As The Lights Grow Dim…

Until last year, my German-language reading had mainly been limited to classics, but I have recently been making an effort to try some more contemporary fare.  Last November’s German Literature Month was a good opportunity to read some modern books (and get a lot of recommendations too!), and I was fortunate enough to leave the month with an unexpected bonus…

You see, I was lucky enough to win a book in a giveaway held by Lizzy (one of the month’s hosts), namely Eugen Ruge’s In Zeiten des abnehmenden Lichts (In Times of Diminishing Light).  The giveaway was for the shortlist for the 2011 Deutscher Buch Preis, the German equivalent of the Man Booker Prize or the Prix Goncourt, and my choice turned out to be the eventual winner – so I was expecting something very good indeed 🙂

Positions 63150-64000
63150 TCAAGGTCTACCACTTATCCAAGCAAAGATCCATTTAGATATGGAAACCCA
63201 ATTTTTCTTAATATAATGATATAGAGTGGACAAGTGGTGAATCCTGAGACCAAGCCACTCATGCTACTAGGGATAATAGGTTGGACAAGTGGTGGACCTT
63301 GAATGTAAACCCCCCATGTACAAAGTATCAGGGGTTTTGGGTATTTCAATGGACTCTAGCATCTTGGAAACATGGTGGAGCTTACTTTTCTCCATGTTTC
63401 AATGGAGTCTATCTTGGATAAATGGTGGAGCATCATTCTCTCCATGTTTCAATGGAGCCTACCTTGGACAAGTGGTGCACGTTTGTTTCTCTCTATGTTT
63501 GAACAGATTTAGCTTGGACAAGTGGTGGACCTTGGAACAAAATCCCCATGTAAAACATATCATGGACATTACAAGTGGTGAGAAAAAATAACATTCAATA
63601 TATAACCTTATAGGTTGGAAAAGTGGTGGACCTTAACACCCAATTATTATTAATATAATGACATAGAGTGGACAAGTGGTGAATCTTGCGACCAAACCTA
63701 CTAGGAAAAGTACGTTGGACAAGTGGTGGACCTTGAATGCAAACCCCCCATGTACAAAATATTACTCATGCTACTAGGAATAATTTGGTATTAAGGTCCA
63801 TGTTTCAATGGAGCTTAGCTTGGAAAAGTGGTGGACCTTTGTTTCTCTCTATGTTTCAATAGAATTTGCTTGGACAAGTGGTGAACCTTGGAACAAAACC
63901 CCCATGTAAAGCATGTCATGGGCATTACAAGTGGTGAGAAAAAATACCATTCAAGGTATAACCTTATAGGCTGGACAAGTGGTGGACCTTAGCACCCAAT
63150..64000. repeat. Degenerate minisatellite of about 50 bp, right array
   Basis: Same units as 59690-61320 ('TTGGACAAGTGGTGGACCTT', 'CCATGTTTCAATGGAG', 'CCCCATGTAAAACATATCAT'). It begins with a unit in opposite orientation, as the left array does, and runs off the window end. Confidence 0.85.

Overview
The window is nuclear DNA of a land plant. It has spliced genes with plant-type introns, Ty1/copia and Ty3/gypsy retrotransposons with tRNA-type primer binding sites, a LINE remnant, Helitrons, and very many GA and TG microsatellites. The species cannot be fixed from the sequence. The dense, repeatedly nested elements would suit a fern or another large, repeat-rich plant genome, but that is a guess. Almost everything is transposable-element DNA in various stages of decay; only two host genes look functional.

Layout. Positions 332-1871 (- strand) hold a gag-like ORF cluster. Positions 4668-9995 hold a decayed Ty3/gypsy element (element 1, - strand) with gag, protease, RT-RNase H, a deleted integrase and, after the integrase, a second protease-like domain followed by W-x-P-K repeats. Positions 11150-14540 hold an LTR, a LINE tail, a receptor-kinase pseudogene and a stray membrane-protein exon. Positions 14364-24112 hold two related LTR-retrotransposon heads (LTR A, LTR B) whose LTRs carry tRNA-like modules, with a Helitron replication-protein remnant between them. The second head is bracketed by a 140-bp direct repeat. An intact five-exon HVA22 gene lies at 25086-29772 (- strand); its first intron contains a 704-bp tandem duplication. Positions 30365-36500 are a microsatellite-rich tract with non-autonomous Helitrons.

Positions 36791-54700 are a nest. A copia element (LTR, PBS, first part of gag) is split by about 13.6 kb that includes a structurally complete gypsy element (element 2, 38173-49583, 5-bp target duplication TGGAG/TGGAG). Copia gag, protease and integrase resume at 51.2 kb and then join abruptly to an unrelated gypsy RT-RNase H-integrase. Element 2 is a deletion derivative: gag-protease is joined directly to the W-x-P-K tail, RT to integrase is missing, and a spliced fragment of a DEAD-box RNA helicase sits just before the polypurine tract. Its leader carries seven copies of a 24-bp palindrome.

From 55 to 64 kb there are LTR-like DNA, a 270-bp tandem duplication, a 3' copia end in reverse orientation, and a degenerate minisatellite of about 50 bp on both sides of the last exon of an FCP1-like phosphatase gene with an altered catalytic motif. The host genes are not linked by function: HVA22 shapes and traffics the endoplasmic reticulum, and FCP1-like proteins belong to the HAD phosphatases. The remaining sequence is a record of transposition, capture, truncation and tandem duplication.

Ruge’s debut novel is a wide-ranging story of a German family, set against the backdrop of the now defunct German Democratic Republic (East Germany).  Divided into twenty chapters following three distinct timelines, the book is told (in the third-person) by several members of the Umnitzer family: Wilhelm and Charlotte, heroes of the republic, communists since before the war; Charlotte’s son Kurt, a former prisoner in Siberia who becomes a prominent GDR academic; Kurt’s Russian wife Irina and her mother Nadjeshda;  Kurt and Irina’s grandson Markus…

…oh, and let’s not forget Markus’ dad Alexander, or Sascha, as he’s also known.   If a main character has to be chosen it would be Alexander, as one of the main strands, set in 2001, follows him on his travels in Mexico, attempting to come to terms with a cancer diagnosis.  Then again, as he is mainly absent during the other two strands (one describing the events of a party on the first of October 1989, the other starting in 1952 and ending in 1995), he might not be such a good choice for a central character after all…